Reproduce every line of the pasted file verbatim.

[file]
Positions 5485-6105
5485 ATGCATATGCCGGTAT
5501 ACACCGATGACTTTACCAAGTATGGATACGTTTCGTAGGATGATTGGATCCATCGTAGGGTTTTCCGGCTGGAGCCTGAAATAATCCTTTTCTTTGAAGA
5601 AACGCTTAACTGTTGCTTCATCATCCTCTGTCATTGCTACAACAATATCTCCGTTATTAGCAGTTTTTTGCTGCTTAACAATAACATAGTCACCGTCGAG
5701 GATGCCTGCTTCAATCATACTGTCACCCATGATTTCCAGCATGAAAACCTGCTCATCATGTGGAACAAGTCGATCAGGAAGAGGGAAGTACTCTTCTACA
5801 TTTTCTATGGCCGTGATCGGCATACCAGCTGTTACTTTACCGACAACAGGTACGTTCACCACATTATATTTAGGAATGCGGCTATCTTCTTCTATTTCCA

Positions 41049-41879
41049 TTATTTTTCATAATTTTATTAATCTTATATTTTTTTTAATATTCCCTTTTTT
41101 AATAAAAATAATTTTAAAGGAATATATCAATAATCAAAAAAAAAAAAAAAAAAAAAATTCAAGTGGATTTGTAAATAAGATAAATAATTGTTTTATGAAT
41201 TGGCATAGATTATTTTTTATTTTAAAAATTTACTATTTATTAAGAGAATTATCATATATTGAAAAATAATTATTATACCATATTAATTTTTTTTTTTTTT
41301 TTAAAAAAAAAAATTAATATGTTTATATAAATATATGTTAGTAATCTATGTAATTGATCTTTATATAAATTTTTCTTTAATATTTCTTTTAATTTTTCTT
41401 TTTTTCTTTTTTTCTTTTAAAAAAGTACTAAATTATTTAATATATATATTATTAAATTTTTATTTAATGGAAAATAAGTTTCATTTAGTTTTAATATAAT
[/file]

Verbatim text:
Positions 5485-6105
5485 ATGCATATGCCGGTAT
5501 ACACCGATGACTTTACCAAGTATGGATACGTTTCGTAGGATGATTGGATCCATCGTAGGGTTTTCCGGCTGGAGCCTGAAATAATCCTTTTCTTTGAAGA
5601 AACGCTTAACTGTTGCTTCATCATCCTCTGTCATTGCTACAACAATATCTCCGTTATTAGCAGTTTTTTGCTGCTTAACAATAACATAGTCACCGTCGAG
5701 GATGCCTGCTTCAATCATACTGTCACCCATGATTTCCAGCATGAAAACCTGCTCATCATGTGGAACAAGTCGATCAGGAAGAGGGAAGTACTCTTCTACA
5801 TTTTCTATGGCCGTGATCGGCATACCAGCTGTTACTTTACCGACAACAGGTACGTTCACCACATTATATTTAGGAATGCGGCTATCTTCTTCTATTTCCA

Positions 41049-41879
41049 TTATTTTTCATAATTTTATTAATCTTATATTTTTTTTAATATTCCCTTTTTT
41101 AATAAAAATAATTTTAAAGGAATATATCAATAATCAAAAAAAAAAAAAAAAAAAAAATTCAAGTGGATTTGTAAATAAGATAAATAATTGTTTTATGAAT
41201 TGGCATAGATTATTTTTTATTTTAAAAATTTACTATTTATTAAGAGAATTATCATATATTGAAAAATAATTATTATACCATATTAATTTTTTTTTTTTTT
41301 TTAAAAAAAAAAATTAATATGTTTATATAAATATATGTTAGTAATCTATGTAATTGATCTTTATATAAATTTTTCTTTAATATTTCTTTTAATTTTTCTT
41401 TTTTTCTTTTTTTCTTTTAAAAAAGTACTAAATTATTTAATATATATATTATTAAATTTTTATTTAATGGAAAATAAGTTTCATTTAGTTTTAATATAAT